Coronavirus (COVID-19) Update:
Dr. Beerelli is providing telehealth visits to help you stay on top of your allergies. Check out our COVID-19 policies before your next visit.

Get to the Bottom of Your Allergic Reactions!

Types of Allergy Testing in Melbourne, FL

Learn about different types of allergy testing in Melbourne, FL offered by board-certified Allergist Dr. Pavana Beerelli, including skin testing, blood testing, and food and drug challenges. Schedule your visit today!

“Melbourne Allergy and Asthma office was quick and easy to get an appointment even during the pandemic. Dr. Pavana Beerelli met with us by telehealth and was able to provide excellent insight into my child’s eczema and allergies. It was such a relief to finally have a treatment plan for my child. Dr. Beerelli was helpful and thorough in her approach. I would highly recommend her to anyone.”

– Danielle J, July 2020

Skin testing doctor Pavana Beerelli of Melbourne Allegy & Asthma in Brevard County, FL
Skin allergy doctor Pavana Beerelli of Melbourne Allergy & Asthma review badges and affiliations
Melbourne Allergy & Asthma horizontal logo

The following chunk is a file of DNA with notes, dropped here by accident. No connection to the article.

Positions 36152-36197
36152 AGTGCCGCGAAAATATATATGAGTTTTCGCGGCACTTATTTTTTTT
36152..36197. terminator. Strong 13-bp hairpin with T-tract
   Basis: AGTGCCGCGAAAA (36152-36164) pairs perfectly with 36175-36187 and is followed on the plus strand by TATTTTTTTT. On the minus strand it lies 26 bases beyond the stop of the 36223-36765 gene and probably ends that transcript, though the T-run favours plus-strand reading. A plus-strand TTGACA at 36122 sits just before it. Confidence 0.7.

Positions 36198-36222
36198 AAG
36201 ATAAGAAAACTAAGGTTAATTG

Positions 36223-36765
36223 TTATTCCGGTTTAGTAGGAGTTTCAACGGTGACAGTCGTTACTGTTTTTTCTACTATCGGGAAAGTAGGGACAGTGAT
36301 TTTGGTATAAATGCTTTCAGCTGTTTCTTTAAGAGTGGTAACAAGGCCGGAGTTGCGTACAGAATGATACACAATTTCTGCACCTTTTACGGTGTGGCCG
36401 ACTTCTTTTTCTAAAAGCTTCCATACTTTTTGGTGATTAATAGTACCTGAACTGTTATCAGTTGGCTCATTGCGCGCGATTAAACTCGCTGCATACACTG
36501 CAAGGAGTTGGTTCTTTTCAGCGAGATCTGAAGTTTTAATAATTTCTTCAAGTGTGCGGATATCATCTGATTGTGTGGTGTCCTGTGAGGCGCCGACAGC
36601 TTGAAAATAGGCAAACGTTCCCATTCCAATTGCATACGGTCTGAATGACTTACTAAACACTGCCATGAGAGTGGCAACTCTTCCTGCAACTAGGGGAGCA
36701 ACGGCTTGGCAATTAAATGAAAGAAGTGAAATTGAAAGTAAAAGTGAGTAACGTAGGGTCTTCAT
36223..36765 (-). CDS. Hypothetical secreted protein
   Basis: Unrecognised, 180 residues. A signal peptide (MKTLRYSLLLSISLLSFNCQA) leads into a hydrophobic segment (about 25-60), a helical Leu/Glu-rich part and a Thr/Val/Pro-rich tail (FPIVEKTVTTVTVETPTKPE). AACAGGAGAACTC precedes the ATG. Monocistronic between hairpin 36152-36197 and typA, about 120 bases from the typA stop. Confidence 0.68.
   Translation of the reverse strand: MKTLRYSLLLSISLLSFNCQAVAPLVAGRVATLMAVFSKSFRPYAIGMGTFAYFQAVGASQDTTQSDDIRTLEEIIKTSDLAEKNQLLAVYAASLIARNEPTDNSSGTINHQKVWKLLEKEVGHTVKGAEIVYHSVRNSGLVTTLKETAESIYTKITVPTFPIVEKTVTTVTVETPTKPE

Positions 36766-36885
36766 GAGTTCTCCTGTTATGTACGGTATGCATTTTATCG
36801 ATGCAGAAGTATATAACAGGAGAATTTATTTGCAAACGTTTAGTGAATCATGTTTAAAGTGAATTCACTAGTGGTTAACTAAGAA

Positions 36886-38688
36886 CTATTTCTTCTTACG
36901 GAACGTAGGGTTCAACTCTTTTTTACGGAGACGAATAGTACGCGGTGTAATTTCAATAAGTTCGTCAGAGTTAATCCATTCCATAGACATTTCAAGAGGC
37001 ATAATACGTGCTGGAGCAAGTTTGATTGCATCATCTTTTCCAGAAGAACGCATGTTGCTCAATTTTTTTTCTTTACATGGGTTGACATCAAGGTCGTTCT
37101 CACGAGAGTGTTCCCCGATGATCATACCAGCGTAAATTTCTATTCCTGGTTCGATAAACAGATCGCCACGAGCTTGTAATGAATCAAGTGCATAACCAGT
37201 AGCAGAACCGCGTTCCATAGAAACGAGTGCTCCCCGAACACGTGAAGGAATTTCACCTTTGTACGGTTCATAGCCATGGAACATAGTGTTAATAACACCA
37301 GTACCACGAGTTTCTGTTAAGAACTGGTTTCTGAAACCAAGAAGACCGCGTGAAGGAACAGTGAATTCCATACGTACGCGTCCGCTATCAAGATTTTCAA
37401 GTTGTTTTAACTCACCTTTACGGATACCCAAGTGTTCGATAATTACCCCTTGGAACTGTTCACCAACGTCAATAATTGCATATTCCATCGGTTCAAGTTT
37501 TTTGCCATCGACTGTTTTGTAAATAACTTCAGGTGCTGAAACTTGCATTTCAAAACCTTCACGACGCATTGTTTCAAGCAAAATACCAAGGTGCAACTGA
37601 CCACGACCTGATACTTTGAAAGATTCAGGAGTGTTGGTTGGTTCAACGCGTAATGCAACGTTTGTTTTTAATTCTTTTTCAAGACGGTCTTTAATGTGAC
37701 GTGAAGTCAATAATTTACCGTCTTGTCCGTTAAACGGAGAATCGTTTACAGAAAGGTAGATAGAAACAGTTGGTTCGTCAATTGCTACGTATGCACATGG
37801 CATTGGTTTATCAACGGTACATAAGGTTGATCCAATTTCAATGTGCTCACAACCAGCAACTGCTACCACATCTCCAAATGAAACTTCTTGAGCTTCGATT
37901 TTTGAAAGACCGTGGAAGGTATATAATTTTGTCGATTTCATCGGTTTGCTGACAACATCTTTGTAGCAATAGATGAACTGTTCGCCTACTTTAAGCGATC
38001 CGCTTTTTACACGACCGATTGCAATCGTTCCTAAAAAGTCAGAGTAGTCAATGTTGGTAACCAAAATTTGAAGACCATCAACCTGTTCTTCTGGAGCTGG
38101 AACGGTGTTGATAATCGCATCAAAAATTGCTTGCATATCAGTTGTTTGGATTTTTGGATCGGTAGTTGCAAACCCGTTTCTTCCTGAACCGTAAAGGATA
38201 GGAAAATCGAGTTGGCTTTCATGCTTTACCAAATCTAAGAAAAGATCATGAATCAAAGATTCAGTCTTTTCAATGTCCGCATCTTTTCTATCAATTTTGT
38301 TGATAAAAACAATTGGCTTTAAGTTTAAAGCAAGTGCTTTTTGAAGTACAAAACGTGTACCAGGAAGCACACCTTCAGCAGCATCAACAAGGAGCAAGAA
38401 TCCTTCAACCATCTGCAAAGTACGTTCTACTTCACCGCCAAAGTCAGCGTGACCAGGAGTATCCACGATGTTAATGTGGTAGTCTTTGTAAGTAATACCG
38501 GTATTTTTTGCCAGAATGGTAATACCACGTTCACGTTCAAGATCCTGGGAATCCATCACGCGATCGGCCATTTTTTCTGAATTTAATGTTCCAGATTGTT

Different Types of Allergy Testing

Skin Testing
Blood Testing
Food Allergy Testing
Drug Allergy Testing
Nasal Allergy Testing

Skin Testing

Skin testing is considered the primary diagnostic technique for many allergies including:
Skin testing is considered the primary diagnostic technique for many allergies including:
Female patient undergoing skin testing for allergies

Methods for Skin Testing

Prick / Puncture

  • Commonly performed as initial testing.
  • Involves applying liquid droplets of a concentrated allergen extract to the surface of the forearm or upper back and making a tiny prick through each drop on the surface of your skin.
  • If you are allergic to any of the substances, a raised and red bump (wheal) will appear within 15 to 20 minutes of the skin prick. The diameter of the wheal is compared to the controls to determine if there was a true allergic reaction.
  • Intradermal

  • Typically performed when a prick or puncture test comes back negative but your doctor still believes you may be allergic to a particular substance.
  • Helps detect weaker allergic responses but can potentially trigger a severe, systemic allergic reaction.
  • Highly sensitive and optimal for detecting venom allergies.
  • Involves injecting a small amount of allergen extract directly under the surface of the skin through a needle. A negative control without any allergen extract is also injected for comparison purposes. The diameters of any resulting red bumps, known as wheals, are measured to determine if there was a positive allergic reaction.
  • Unacceptable for testing food or latex allergies due to the possibility of severe systemic reaction.
  • Patch Testing

  • Performed in patients who may have allergic contact dermatitis or delayed skin reactions.
  • Helps evaluate allergies to local anesthetics, cosmetics ingredients, metals found in jewelry, and latex.